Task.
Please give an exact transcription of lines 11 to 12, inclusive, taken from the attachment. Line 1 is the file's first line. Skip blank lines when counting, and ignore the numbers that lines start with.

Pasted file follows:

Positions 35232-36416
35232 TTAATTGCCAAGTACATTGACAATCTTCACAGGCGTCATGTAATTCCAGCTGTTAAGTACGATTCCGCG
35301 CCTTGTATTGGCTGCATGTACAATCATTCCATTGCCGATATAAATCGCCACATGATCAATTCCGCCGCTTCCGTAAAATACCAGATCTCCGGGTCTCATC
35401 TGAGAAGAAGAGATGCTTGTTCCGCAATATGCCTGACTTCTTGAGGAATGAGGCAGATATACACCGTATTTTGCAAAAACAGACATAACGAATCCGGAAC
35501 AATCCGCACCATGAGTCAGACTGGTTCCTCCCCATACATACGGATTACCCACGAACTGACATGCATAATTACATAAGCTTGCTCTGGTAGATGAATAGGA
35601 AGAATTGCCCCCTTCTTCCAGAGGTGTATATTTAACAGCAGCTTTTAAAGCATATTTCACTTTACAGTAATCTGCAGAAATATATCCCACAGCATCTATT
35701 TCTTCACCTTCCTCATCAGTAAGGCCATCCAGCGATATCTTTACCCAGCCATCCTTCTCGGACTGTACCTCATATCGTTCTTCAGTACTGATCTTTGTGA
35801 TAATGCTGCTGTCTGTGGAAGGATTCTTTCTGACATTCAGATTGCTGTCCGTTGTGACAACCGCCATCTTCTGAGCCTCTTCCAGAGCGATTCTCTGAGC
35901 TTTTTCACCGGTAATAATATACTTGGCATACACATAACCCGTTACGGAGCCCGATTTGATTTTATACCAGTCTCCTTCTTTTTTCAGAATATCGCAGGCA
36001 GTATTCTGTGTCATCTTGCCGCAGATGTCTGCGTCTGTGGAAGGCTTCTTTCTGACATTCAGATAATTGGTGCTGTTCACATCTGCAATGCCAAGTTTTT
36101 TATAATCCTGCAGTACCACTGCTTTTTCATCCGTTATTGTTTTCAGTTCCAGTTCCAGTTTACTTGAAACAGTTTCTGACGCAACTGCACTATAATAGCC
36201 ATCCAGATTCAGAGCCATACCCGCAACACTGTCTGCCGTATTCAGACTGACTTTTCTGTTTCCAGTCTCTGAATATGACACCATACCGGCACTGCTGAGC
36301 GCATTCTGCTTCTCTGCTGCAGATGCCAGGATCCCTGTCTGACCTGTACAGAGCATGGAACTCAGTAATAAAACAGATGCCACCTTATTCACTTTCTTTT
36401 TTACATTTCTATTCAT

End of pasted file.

36101 TATAATCCTGCAGTACCACTGCTTTTTCATCCGTTATTGTTTTCAGTTCCAGTTCCAGTTTACTTGAAACAGTTTCTGACGCAACTGCACTATAATAGCC
36201 ATCCAGATTCAGAGCCATACCCGCAACACTGTCTGCCGTATTCAGACTGACTTTTCTGTTTCCAGTCTCTGAATATGACACCATACCGGCACTGCTGAGC